This year, San Francisco Opera came out... to celebrate LGBT pride by marching in the SF Pride Parade. Adding this to our Rainbow Series Subscription, LGBT focused receptions and events, and the decoration of the opera house with rainbow lights, San Francisco Opera is proud to support our LGBT friends, family, and community. The whole group, including Tosca, five of Scarpia's henchmen, and the many volunteers who marched in the parade, was made up of SFO staff members, supernumeraries, bravo club members, and donors – a collaboration representative of the whole San Francisco Opera family.
Below are some photos from this exciting event. 
Posted: 06/30/2014 by San Francisco Opera


A life on the road can get lonely from time to time. Brian Jagde, our Pinkerton in this summer's Madame Butterfly, is no exception to the rule. Thankfully he has his trusty companian Cav with him where ever he goes! Brian most recently appeared on the San Francisco Opera stage in our 2012 production of Tosca. Where has Brian and Cav been since? Let's find out in our Operatic Doggie Diary!


Posted: 06/18/2014 by Brian Jagde (Pinkerton, Madame Butterfly)


The first time I sang in a production of Hoffmann was 2007 in Vienna where I played the four servants. It was a reductive, bizarre, but very enchanting production. I fell in love with the show at that point because it felt like a dream from which I did not want to awake; especially the last act with its gently rocking barcarolle. It’s not an easy show to put on because it’s a big cast and finding someone who can sing the title role can be a struggle, but it’s one of my favourites and I would hope to hear it for the rest of my life.

Posted: 07/02/2013 by Thomas Glenn, tenor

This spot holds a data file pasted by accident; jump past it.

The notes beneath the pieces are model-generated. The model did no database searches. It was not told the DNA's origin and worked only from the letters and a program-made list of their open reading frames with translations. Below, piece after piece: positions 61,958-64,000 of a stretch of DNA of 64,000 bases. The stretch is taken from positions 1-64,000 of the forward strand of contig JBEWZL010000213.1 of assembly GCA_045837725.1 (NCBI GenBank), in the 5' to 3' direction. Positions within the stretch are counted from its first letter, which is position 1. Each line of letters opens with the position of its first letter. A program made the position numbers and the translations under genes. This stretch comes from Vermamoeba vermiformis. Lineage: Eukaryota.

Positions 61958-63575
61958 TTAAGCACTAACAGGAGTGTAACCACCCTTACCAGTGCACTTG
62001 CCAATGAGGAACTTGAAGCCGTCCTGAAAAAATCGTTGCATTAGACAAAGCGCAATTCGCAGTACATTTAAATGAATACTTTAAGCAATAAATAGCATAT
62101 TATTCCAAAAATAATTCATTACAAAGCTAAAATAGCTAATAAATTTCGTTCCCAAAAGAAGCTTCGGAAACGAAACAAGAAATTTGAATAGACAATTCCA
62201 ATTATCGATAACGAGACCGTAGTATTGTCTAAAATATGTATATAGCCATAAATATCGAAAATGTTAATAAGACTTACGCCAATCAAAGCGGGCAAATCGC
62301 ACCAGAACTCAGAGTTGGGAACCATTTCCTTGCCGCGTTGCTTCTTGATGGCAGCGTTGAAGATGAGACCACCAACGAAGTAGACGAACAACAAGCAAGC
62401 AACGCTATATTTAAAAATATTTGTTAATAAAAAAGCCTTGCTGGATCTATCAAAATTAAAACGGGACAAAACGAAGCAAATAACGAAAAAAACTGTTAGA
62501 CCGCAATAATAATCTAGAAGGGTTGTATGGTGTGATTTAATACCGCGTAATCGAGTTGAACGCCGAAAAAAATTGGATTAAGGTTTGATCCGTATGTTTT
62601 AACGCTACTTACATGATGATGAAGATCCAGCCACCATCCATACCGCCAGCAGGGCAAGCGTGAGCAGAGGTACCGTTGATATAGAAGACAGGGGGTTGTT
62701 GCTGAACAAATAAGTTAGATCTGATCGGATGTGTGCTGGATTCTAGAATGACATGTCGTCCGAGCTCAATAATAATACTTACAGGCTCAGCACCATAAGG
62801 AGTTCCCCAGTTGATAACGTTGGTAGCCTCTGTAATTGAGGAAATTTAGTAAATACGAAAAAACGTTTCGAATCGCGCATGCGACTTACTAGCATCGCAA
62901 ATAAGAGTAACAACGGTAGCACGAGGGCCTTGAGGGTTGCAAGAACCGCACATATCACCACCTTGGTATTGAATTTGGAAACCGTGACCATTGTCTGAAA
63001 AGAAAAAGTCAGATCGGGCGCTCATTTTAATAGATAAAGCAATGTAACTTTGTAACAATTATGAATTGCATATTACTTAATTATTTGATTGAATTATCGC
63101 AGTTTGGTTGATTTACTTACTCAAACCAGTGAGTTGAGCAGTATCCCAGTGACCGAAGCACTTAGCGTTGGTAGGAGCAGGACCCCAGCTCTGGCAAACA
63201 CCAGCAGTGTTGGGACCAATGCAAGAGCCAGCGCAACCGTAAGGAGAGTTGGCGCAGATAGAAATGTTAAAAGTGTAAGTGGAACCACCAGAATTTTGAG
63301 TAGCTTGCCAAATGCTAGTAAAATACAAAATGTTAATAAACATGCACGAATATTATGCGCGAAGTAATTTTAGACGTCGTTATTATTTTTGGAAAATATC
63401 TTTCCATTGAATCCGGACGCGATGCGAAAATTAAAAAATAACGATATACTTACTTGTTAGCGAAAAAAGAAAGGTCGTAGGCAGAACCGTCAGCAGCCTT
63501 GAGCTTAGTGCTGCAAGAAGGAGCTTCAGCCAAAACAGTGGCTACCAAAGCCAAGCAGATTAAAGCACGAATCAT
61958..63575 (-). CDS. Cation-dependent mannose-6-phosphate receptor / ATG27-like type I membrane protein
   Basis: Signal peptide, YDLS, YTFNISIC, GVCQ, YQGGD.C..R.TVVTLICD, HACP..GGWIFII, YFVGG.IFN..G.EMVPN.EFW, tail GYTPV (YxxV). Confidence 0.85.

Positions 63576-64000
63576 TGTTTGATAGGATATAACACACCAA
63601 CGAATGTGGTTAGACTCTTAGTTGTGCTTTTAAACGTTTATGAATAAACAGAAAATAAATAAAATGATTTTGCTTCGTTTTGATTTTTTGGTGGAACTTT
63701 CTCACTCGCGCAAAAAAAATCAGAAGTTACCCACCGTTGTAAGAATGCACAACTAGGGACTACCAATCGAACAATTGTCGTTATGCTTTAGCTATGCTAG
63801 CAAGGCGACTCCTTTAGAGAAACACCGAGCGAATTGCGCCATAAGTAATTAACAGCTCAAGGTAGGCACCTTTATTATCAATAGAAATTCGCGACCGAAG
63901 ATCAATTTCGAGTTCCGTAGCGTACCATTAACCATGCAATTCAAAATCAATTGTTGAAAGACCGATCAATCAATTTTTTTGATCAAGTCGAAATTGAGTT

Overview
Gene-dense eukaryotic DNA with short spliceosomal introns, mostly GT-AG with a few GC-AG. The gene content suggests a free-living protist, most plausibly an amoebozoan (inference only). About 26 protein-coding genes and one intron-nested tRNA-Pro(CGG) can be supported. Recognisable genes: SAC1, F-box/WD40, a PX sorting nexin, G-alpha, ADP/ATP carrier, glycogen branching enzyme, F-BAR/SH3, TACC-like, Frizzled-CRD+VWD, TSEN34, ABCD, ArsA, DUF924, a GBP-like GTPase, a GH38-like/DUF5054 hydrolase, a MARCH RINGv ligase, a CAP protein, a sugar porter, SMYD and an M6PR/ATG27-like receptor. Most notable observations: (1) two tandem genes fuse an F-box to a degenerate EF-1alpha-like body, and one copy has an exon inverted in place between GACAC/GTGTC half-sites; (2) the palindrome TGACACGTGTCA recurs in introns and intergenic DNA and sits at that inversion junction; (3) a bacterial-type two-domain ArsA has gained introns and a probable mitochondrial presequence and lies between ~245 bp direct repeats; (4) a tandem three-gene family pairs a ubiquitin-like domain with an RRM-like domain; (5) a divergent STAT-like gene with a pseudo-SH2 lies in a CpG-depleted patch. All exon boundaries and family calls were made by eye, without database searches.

Sitting around a table enjoying happy hour with a couple of my brother’s friends, I casually mentioned that I had attended a performance of The Marriage of Figaro and really enjoyed it. One friend, who I shall do the service of not naming, said “Anna, I didn’t realize you attended operas!” “Oh!,” I replied, “it’s one of the great perks of working at San Francisco Opera—I get to see every production we do!” “Wait,” he said, “you work at the Opera?” He started laughing, and unfortunately continued: “I imagine you and seven other people crammed around a table sewing a bustier or something.”

Posted: 08/31/2012 by Anna Sopko Wright (Sr. Marketing Manager, Subscriptions)


I worked in the rehearsal department for three seasons and after leaving that position, I was prepared to do just about anything.  I could spit out any one of a hundred phone numbers faster than you could pull out your iPhone.  People marvel at that, and I marvel that they marvel. It was just second nature to me and anyone else who worked here.  You have to be ready to do anything at a moment’s notice.  During the 1989 earthquake, one of my co-workers was at the ER with a singer who had injured her ankle during a performance while the rest of us phoned all remaining artists to be certain everyone was OK.  Thankfully, all were fine, and one of our mezzos even invited all of the other artists to her apartment for a chicken dinner.  The very next morning we had set up camp at the Masonic Auditorium where we proceeded to perform a week’s worth of opera there in concert version.  
Posted: 05/04/2012 by Valentina Simi (Artist Services Coordinator & Assistant to the Musical Director)


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Introduction

Backstage at San Francisco Opera is a fascinating, fast-moving, mysterious and sacred space for the Company’s singers, musicians, dancers, technicians and production crews. Musical and staging rehearsals are on-going, scenery is loaded in and taken out, lighting cues are set, costumes and wigs are moved around and everything is made ready to receive the audience. From the principal singers, chorus and orchestra musicians to the creative teams for each opera, in addition to the many talented folks who don’t take a bow on stage, this blog offers unique insight, both thought-provoking and light-hearted, into the life backstage at San Francisco Opera.

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